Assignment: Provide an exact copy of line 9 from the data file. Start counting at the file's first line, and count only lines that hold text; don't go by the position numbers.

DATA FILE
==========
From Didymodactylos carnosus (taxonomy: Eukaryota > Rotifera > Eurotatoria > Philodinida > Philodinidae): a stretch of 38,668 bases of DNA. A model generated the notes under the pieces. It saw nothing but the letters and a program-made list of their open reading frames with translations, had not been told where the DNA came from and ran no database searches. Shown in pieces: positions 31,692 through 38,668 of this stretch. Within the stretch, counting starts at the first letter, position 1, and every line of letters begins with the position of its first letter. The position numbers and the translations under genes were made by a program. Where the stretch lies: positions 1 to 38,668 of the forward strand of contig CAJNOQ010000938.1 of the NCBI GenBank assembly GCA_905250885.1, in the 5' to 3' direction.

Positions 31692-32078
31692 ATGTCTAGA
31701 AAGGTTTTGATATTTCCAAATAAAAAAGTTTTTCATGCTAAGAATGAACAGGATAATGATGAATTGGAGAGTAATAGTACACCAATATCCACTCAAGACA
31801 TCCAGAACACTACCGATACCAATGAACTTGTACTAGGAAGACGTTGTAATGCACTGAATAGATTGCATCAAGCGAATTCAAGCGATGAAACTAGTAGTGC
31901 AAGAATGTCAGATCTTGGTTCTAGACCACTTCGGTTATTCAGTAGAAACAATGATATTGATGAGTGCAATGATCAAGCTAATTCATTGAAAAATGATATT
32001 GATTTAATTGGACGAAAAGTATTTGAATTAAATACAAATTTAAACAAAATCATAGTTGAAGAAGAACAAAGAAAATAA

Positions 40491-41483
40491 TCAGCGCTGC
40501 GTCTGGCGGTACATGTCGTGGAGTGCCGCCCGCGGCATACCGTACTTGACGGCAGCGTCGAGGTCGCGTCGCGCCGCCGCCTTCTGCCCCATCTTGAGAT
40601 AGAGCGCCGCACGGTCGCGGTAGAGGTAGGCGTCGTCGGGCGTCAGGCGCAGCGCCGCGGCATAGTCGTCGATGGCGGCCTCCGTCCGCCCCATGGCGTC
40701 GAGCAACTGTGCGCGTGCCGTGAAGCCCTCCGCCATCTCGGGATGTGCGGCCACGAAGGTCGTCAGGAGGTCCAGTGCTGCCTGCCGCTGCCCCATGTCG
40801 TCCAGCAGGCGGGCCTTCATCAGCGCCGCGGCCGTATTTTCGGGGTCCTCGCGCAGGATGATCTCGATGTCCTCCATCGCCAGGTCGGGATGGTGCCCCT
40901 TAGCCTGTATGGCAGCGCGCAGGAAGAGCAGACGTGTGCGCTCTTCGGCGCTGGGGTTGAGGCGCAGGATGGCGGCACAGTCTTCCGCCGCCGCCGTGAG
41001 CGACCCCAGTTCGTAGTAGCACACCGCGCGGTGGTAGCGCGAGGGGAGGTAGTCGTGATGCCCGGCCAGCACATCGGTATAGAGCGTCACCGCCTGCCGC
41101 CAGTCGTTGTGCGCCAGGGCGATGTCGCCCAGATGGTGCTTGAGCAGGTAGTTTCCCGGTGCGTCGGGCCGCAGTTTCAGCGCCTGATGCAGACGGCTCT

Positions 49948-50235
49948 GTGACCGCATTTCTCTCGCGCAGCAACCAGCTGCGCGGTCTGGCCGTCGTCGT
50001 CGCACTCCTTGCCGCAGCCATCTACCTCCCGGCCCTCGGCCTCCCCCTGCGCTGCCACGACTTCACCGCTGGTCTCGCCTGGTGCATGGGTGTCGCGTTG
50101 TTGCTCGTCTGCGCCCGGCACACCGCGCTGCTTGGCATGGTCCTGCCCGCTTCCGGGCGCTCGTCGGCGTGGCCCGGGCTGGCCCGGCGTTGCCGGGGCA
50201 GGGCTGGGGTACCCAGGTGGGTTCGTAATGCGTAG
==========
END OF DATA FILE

40491 TCAGCGCTGC